Magazine article American Banker

Idaho Shakeout That Left a Few Small Independents Seen as Look at the Future

Magazine article American Banker

Idaho Shakeout That Left a Few Small Independents Seen as Look at the Future

Article excerpt

The Bank of Commerce in Idaho Falls normally wouldn't warrant a great deal of notice in independent banking circles.

With barely 2% of the state's deposits, 12 branches, and only $250 million in assets, at first glance it's a minor player in Idaho's overall banking picture.

Nonetheless, tiny Bank of Commerce is the biggest independent bank in the state. It owes its No. 1 ranking to the consolidation sparked by interstate banking.

Bankers in Idaho say the state's banking market is a harbinger. In the post-consolidation world, a few national companies are expected to control the bulk of the market, with a nimble group of very small banks clutching to what's left.

Idaho, having adopted national interstate banking eight years ago, has already gone through what much of the rest of the country will experience with the implementation of the Riegle-Neal Interstate Branching and Banking Law.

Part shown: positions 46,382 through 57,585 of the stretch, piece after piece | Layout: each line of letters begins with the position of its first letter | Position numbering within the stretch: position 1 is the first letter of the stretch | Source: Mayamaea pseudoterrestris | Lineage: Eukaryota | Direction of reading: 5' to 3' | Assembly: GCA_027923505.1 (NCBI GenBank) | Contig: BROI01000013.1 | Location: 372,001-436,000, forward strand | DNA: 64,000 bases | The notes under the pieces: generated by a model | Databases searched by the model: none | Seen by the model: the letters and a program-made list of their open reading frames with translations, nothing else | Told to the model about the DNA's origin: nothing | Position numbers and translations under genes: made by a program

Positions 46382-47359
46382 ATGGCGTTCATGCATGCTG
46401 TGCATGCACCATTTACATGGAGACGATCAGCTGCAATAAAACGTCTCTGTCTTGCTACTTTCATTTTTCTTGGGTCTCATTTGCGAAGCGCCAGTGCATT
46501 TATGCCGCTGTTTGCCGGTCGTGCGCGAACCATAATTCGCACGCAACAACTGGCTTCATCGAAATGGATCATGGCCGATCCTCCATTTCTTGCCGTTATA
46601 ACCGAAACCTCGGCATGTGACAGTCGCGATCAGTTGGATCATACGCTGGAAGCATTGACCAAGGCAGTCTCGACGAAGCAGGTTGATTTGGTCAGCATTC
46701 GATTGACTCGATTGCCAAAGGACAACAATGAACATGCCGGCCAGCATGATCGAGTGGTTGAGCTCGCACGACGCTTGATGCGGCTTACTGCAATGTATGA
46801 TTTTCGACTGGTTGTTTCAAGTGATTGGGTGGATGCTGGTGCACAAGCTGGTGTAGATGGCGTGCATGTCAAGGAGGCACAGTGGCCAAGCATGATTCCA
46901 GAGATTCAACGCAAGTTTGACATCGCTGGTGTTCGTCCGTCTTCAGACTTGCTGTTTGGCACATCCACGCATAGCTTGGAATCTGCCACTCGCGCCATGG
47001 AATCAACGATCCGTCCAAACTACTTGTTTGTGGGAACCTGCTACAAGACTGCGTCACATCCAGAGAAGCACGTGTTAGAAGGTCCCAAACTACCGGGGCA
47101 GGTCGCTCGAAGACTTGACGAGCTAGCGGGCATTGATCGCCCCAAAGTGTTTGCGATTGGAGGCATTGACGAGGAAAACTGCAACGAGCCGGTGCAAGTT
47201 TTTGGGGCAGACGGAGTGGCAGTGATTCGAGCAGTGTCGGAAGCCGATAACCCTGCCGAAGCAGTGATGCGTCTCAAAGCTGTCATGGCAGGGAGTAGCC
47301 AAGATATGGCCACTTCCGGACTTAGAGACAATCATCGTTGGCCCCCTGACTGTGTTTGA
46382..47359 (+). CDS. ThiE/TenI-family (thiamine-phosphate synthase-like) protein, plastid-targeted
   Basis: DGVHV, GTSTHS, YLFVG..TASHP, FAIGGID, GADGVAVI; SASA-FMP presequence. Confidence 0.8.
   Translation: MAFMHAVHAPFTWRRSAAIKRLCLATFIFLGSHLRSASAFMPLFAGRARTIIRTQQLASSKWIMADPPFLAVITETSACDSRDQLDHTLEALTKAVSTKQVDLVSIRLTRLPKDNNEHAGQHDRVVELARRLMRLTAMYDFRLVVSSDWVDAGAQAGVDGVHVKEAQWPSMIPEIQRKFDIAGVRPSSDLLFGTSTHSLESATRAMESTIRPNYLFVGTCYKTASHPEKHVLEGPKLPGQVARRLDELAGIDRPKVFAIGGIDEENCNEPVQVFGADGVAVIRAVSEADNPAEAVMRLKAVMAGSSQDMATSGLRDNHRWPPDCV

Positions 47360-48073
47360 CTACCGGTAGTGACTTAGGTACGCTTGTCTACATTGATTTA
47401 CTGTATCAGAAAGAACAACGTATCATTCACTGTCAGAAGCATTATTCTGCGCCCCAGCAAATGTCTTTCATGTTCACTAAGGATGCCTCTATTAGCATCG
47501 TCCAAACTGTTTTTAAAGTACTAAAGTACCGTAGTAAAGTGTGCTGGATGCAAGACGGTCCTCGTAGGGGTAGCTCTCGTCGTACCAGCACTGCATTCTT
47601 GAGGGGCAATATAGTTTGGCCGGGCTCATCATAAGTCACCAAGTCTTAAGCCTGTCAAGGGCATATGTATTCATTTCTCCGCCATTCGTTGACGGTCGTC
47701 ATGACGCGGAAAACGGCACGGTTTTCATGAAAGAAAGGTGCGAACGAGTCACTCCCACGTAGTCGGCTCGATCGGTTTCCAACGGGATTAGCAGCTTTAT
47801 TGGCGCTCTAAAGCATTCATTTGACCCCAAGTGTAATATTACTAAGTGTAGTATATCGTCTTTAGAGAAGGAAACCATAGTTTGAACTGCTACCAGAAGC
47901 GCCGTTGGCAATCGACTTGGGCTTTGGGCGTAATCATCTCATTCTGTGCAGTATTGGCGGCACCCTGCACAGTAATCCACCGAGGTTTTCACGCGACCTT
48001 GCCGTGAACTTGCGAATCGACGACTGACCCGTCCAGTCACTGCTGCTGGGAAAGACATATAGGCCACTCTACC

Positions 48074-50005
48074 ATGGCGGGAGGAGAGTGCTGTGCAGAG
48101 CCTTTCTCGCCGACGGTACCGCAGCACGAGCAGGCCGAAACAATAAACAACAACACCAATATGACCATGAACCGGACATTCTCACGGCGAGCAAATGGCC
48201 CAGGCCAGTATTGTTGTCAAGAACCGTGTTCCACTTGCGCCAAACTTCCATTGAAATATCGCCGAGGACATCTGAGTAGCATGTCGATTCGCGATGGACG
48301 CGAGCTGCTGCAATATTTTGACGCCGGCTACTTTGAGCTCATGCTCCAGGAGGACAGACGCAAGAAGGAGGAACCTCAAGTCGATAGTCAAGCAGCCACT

If the state's banking industry is a sign of what's to come for the rest of the nation, Idaho's bank regulator said he thinks other states have nothing to worry about.

"It hasn't been a negative thing here," said Gavin M. Gee, acting director of Idaho's Department of Finance. "It has spawned a lot of interest in new banks, and others are relocating here."

Mr. Gavin said six groups may apply for charters soon, one application is pending, and three Washington banks are in the process of relocating their headquarters to the state.

Still, Idaho banking does have some unusual characteristics. For example, Coeur D'Alene has a population of more than 25,000, but the combined assets of its two independent institutions, Idaho Independent Bank and Mountain West Savings Bank, don't even reach $50 million.

Neither Nampa (population 29,000) nor Twin Falls (28,000) has an independent commercial bank, though each has a thrift.

Tiny communities like Malad City (1,946), Montpelier (2,656), Sandpoint (5,203), and Meridian (9,596) all have independent banks, but the state's two largest cities - Boise (126,000) and Pocatello (46,080) - don't. …

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